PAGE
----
Associate from a Small Law Firm Wants to Make a Lateral Move as a Partner | \n

Associate from a Small Law Firm Wants to Make a Lateral Move as a Partner


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Can a senior associate of a small to mid-size law firm, with a small book of business ($150,000), make a lateral move to a new firm at partner level?
Associate from a small law firm wants to make a lateral move as a partner


Most larger law firms are looking for books of business of $750,000 and upwards. Several small to mid-size firms may be open to considering partner candidates with books of business of a minimum of $400,000. Therefore, I do not think it is realistic for a senior associate with less than this to expect to move to a new firm at partner level.

I would advise such a candidate to consider joining a firm where he/she may be on a ''partnership track''. I have worked with several candidates who have been able to prove themselves by building up their practices, and consequently they have moved into a partnership role within a year or two. One candidate in particular, had an existing employment practice, which the firm he joined lacked at the time. This synergy created a mutually beneficial lateral move for both the firm and the senior associate candidate, and he was able to continue to develop his employment practice further with all of the support of his new firm.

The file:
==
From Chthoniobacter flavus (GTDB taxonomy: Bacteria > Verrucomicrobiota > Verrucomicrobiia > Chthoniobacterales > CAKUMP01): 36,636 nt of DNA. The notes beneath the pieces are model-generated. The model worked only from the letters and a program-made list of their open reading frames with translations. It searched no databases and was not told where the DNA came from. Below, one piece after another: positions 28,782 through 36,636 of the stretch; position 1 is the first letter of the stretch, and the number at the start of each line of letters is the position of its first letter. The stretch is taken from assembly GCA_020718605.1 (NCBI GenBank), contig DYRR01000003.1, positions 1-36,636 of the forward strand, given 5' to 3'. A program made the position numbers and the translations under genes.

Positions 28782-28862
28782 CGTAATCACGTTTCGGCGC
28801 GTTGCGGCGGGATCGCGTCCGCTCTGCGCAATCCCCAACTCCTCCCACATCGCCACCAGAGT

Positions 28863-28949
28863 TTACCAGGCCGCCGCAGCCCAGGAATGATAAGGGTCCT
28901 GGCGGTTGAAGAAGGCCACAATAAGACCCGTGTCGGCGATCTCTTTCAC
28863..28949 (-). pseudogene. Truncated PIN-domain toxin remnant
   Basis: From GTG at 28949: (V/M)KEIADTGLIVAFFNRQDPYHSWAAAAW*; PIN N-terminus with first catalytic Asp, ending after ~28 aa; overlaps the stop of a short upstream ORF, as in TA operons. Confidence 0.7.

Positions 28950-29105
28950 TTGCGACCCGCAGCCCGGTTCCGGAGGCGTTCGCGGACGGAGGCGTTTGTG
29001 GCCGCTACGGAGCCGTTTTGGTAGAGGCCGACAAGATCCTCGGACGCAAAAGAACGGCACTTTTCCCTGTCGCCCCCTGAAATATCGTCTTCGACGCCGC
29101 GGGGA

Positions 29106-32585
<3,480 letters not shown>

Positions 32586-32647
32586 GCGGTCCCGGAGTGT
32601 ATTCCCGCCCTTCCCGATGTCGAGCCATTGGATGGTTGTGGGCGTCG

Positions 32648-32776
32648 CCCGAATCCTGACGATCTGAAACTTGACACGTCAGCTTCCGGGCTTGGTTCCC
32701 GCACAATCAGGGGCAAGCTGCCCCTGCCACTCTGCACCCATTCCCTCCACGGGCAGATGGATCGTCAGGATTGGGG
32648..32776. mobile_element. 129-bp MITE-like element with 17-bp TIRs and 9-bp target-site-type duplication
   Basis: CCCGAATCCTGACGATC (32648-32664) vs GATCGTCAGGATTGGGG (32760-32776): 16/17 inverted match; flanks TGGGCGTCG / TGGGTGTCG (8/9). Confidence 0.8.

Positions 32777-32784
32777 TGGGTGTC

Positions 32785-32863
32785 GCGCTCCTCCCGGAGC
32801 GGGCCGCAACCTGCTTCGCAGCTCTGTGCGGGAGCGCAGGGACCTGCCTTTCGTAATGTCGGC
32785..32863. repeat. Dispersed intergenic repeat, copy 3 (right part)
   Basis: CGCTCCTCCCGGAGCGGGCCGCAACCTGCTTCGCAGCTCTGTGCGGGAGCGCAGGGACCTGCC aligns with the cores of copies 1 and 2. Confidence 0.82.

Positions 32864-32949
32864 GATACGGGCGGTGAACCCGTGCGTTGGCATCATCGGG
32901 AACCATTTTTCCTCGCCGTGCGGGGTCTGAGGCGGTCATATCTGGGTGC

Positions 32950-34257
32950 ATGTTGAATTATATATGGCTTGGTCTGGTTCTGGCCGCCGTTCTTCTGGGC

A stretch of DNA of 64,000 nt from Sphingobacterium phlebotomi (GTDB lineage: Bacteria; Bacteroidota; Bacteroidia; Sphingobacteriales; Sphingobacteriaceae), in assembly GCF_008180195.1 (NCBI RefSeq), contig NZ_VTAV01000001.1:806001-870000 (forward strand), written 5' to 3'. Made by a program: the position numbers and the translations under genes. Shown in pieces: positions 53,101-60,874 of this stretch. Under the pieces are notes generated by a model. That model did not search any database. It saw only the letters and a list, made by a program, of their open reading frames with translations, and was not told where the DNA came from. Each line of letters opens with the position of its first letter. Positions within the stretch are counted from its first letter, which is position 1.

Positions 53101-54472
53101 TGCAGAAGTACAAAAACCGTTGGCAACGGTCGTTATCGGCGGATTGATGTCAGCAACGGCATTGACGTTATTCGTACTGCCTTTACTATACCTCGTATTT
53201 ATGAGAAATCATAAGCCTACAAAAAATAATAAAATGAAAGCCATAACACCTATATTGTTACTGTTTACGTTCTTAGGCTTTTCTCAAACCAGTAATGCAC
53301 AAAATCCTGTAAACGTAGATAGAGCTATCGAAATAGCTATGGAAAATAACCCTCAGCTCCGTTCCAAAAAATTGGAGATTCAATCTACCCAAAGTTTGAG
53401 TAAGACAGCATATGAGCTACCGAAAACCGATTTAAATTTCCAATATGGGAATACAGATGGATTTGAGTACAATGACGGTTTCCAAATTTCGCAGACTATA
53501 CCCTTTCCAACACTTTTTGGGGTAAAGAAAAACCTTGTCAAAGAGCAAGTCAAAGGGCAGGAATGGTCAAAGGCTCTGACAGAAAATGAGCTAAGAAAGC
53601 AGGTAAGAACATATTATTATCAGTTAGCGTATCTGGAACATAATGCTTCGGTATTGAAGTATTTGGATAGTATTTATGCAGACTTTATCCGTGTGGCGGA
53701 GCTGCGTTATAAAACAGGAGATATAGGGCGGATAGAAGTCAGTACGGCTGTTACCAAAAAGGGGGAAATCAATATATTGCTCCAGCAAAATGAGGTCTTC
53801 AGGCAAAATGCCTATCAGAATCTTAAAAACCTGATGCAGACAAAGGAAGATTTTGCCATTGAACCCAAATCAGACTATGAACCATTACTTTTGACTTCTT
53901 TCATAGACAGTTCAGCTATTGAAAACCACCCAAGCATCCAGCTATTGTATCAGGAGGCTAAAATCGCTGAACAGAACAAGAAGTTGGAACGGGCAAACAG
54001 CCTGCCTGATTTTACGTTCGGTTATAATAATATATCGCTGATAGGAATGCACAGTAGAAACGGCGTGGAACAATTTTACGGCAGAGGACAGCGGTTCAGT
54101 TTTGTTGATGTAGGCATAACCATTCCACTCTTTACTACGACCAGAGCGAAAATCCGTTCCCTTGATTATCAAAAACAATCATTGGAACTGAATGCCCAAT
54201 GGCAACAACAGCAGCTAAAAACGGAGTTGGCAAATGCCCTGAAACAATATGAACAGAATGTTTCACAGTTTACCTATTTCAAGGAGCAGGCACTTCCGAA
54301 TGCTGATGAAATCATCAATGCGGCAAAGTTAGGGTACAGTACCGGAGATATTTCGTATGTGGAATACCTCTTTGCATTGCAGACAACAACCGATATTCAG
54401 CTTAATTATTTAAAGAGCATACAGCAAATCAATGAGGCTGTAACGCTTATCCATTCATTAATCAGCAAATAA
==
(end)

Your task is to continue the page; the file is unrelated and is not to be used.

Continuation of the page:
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The long term benefits of the right platform may be great. Perhaps there is potential to garner more business down the road due to cross-selling potential, as a result of the firm's varied practice areas, and greater support staff. Additionally, there will be the opportunity to work with and further develop relationships with existing clients. Rather than focusing on title, I would suggest for this senior associate to put more weight on the following factors:
  1. The firm's existing client base. How long-standing and solid are these relationships?
  2. How much support staff is there, and how is the firm structured? How many partners to associates? Are there plans for growth and in which particular practice areas?
  3. Overhead expenses. If excessive they can greatly reduce the profit sharing of partners.
  4. Payment structure. How partners are paid out can vary greatly from firm to firm.

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